There are two intertwined mysteries at the heart of “Furious Hours,” Casey Cep’s meticulously researched narrative about an Alabama preacher accused of multiple murders, and the Pulitzer Prize-winning novelist who tried and failed to tell his story.
The first section of the book, a spellbinding true crime story, follows the Rev. Willie Maxwell, who allegedly killed five family members for insurance money in the 1970s. In a stranger-than-fiction twist, Maxwell himself was killed in 1977, shot at a funeral ceremony for one of his alleged victims by one of her grieving relatives.
But the other mystery proved even knottier. It involved reconstructing years of investigative work done by Harper Lee, who was fascinated by the Maxwell murders and worked on a true crime book about the case that she titled “The Reverend.” To this day, it remains unclear how much she wrote, why she stopped writing or whether she finished the book.
Cep first learned about the existence of “The Reverend” in 2015, when the literary world was stunned by the news that Lee was publishing another novel, titled “Go Set a Watchman.” When Cep went to Alabama to report on the circumstances surrounding the new book, she learned about another old Harper Lee project that hardly anyone was talking about — a rumored masterpiece of true crime that people close to Lee said rivaled Capote’s “In Cold Blood” (which Lee famously helped to research but received little credit for).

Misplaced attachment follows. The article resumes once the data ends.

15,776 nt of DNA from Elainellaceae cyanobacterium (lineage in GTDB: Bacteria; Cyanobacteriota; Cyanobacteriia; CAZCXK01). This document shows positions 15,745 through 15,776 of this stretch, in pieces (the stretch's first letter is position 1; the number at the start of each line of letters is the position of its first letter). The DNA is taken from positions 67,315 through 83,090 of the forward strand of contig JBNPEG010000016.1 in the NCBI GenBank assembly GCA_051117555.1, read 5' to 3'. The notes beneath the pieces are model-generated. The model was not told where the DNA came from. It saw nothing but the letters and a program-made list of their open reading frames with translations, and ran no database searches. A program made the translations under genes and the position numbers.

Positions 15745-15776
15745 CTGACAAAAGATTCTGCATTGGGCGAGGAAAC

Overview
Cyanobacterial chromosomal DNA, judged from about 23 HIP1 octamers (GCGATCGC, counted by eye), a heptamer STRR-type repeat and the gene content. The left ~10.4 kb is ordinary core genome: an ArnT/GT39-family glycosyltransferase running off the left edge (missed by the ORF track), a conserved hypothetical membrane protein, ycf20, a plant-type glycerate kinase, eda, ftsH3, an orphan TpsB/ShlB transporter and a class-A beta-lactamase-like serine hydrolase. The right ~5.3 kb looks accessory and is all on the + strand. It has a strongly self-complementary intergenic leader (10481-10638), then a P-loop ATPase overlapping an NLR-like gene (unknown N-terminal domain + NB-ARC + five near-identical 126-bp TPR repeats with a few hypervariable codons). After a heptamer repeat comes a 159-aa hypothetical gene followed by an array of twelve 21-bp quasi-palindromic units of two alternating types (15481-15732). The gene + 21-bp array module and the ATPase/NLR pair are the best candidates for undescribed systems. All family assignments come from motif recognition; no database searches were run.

Cep may not have fully solved the cases, but she collected enough clues and vivid details to tell a captivating story. Below is an edited transcript of a recent interview with Cep about how she retraced Harper Lee’s steps.
Which was the harder mystery to unravel, the story behind the alleged murders, or what happened to Harper Lee’s unfinished manuscript?
I’m not sure I solved either of them. But I hope I’ve given people all the evidence that I can for readers to draw their own conclusions about everything, from did the Reverend do it to how did he do it if he did it, and what did Harper Lee write, what didn’t she write or why couldn’t she write?
What was the most challenging thing about taking Lee on as a subject?
There’s a tremendous amount of her inner life that remains enigmatic even to those who knew her best. She just was exceedingly private. It was not even just a public-facing privacy; it was even with people who knew her well, and I think in some of those core instances, she was inscrutable even to herself.
The thing that was surprising to me in your book was how confident and how committed to the material she seemed to be. Why do you think she abandoned it, or never tried to publish it?
It is the big mystery of what became of Harper Lee, and this is one iteration of it. I think for a lot of readers, it’s unsatisfying because I don’t put my thumb on the scale. I think a different writer would have made a guess. It’s something I really think Harper Lee would appreciate about the book, the degree to which I tried to be scrupulous.
But if you had to make a guess …